|Obamacare to impact nurse practitioners|
|Written by Kellie Flaherty, Daily Vidette Reporter|
|Sunday, 06 May 2012 12:51|
With the introduction of the Affordable Care Act, also known as “Obamacare,” there is an increase in the demand for family nurse practitioners in the country.
Denise Wilson, associate professor of the Mennonite College of Nursing, defined the ACA as the government program that includes provision insurance coverage for the currently uninsured in our country, which is an estimated 49.9 million Americans.
“There is going to be a huge number of people who need care that aren’t in the health insurance system right now, and there’s not going to be enough people to take care of them,” Teresa Valerio, associate professor in the Mennonite College of Nursing, said.
Valerio also said there is a need for more nurses to become primary care providers because physicians tend to not go into primary care.
Wilson said those who are currently uninsured will have access to primary care, rather than having their health care needs cared for via emergency rooms.
“This primary care will be carried out by primary care providers, including physicians, nurse practitioners, and physician assistants,” Wilson added. “The problem is that the number of physicians who choose primary care practice are decreasing.”
Wilson said the shortage of primary care providers is due to a decline in the number of medical students choosing primary care. She said there are just over 1,000 primary care physicians graduating per year.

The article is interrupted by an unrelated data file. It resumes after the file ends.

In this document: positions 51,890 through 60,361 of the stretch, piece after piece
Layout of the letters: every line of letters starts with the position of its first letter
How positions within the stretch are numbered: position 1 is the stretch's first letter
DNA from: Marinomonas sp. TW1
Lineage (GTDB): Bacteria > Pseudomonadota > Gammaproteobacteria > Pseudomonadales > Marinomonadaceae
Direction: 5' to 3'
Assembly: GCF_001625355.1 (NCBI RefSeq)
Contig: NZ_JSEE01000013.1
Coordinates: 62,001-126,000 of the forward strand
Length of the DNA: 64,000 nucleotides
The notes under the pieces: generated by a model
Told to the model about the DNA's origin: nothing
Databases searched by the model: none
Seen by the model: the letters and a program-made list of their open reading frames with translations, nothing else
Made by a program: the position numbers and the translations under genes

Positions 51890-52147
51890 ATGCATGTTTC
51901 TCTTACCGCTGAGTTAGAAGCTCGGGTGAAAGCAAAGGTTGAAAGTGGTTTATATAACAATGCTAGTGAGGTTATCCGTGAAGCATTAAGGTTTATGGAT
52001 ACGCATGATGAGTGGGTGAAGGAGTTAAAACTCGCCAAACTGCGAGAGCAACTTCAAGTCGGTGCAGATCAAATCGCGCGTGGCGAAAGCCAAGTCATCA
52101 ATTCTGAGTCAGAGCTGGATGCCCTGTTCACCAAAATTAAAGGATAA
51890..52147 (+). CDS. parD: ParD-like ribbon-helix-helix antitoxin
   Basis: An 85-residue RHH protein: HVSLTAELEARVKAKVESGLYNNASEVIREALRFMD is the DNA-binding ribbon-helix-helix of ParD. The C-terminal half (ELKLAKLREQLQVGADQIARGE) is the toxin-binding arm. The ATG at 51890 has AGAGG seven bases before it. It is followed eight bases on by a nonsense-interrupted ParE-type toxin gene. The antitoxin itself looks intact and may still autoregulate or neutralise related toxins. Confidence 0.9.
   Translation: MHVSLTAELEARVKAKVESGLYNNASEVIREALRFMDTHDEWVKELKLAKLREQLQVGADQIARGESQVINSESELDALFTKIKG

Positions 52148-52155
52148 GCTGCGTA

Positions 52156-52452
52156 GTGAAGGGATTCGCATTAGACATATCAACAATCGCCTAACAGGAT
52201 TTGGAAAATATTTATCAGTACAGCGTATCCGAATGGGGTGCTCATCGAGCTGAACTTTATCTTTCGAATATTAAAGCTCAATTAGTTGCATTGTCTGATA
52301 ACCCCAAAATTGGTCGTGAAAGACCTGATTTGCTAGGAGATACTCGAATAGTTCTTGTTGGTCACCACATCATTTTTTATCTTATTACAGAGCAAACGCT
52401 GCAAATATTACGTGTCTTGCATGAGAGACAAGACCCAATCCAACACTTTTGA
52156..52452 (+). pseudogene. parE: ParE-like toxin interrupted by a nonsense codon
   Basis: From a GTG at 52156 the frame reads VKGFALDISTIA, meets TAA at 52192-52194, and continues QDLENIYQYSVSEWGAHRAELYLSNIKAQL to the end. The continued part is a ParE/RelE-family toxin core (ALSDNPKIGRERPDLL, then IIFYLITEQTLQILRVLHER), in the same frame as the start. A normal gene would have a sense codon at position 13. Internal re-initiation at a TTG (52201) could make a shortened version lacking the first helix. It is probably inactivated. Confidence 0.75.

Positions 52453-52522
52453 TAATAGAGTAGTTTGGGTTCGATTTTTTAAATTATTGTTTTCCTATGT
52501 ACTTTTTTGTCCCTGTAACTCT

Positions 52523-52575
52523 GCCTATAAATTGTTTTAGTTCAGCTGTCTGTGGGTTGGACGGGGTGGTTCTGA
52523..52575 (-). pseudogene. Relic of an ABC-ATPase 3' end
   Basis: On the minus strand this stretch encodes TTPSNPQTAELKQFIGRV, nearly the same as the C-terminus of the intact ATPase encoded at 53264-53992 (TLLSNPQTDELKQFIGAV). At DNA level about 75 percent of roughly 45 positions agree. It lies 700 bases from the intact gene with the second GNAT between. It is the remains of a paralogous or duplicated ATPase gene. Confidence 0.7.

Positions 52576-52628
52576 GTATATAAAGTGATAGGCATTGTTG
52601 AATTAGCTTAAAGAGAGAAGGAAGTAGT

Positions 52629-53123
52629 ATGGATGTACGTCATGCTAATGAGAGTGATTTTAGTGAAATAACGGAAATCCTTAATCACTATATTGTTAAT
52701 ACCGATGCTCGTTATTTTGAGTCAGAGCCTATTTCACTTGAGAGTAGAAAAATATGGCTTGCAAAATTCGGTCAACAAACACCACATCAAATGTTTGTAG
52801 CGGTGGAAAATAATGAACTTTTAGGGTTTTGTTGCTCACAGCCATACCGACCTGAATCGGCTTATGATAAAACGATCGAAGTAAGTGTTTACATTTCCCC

“The shortage began in 1965 when it became a concern that there were not enough primary care providers in the country,” Valerio explained. “It has grown over time for a lot of reasons, including the trend for physicians choosing to not go to medical school and the aging of our population.”
Wilson and Valerio do not see the long-standing issue of a shortage of nurse practitioners ending any time soon.
ISU’s Mennonite College of Nursing is preparing students to deal with this demand through course work and clinical experiences.
Both Wilson and Valerio agree students who decide to become nurse practitioners get the best of both worlds in the medical field.
“Nurse practitioners are registered nurses with advanced education to serve as primary care providers,” Wilson explained. “As nurses, there is the caring element, along with an emphasis on health education and health promotion. Family nurse practitioners treat the whole person.”
She added that while nurse practitioners in primary care in Illinois must have a collaborative agreement with a physician, the family nurse practitioners have quite a bit of independence in their practice.
Valerio said 85 percent of primary care can be done by nurse practitioners because of the similar work they do in comparison to physicians.
“Nurse practitioners excel in both caring and prevention for their patients, which gives them the best of both worlds,” Valerio added.